About Me

My name is Genevieve Woods and in addition to being the mother of an adorable preschooler named Oscar and his adorable toddler brother Henry, I am the Children's Buyer at Spellbinder Books, a small independent bookstore in Bishop, California. I am often asked by customers for recommendations...and thus the idea for this blog was sparked.

Many sites recommending books for kids are created by librarians and non-profits. While these are great sites, they often recommend out-of-print books. This site is all about the great books that are available now! While I am not being paid for these recommendations, I would appreciate it if readers would purchase the books I recommend from local independent bookstores, or even B&N. Basically don't buy from the evil empire (A_A_O_), because if you do much of our literary knowledge will be lost.

Thursday, September 22, 2011

What can the Man in the Moon teach you?

by William Joyce
Many once upon a times ago I used to manage not one, not two, but THREE parent educations programs for those with children 0-5. I  had a staff of around ten that was supposed to serve the entire Inyo County, including far flung Death Valley, a four hour drive south. I was 28-years-old and had NO management experience - that is what you get for $12 an hour, no experience. When all is said and done I can say that I gave the job my all and tried my best; I may have even done a better job than others in the same situation would have. But I was inexperienced in management doing a job that normally would be done by two (in some cases even three) people, and I wasn't yet a parent. When I found myself crying every weekend I quit, I lasted a little less than two years. But while I was there I went to a great many trainings, and they all said the same thing READ TO YOUR CHILD.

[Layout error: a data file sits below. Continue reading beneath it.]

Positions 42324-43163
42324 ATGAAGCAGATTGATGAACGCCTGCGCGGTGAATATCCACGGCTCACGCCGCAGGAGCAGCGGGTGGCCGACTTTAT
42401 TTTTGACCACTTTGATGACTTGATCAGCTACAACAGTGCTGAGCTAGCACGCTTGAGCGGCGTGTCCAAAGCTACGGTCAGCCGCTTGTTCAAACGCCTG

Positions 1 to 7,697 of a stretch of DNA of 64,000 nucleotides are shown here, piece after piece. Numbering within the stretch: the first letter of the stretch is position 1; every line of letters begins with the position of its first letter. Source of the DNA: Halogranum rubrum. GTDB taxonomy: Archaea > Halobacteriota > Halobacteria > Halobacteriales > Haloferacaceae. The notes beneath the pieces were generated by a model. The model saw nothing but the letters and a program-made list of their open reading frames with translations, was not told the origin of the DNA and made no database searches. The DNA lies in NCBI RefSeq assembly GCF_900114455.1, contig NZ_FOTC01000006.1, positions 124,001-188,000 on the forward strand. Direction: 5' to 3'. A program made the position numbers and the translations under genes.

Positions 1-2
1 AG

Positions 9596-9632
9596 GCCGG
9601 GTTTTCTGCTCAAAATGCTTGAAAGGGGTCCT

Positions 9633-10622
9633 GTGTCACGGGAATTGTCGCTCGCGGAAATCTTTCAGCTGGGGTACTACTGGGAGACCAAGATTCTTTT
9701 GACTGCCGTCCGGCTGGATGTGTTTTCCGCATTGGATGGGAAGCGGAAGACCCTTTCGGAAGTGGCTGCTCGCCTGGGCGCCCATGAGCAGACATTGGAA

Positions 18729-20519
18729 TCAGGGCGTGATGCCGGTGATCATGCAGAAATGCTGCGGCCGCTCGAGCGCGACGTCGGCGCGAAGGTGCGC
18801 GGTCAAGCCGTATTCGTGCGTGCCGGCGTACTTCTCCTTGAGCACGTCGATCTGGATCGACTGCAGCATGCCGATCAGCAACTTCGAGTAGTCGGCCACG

At the time I fully embraced group think and never even thought to question the great educational dogma. But now that I have Oscar, and I read to him, and read to him, and read to him, sometimes I think back to all those trainings and wonder if there wasn't something I may have missed. Of course my reading to Oscar will help him become a future reader, but what other than job security for me will that accomplish. I know in truth, that it is all about school success, but after school, how important is reading, really, in the adult world?

A woman came into the bookstore the other month to buy something for her son, she couldn't remember what she wanted to buy so she called her husband on the phone, "I'm in the bookstore" she said over the phone. I could hear his reply, "Why, you don't read?". "Yes", she laughed, "I'm picking up something for Robbie....". I looked at this woman, was her life really so much less than mine because she didn't read. She looked happy, she had a family, she had money, at least she looked like she had more money than me. So she didn't read, she probably never read for pleasure, but was she less happy because of that?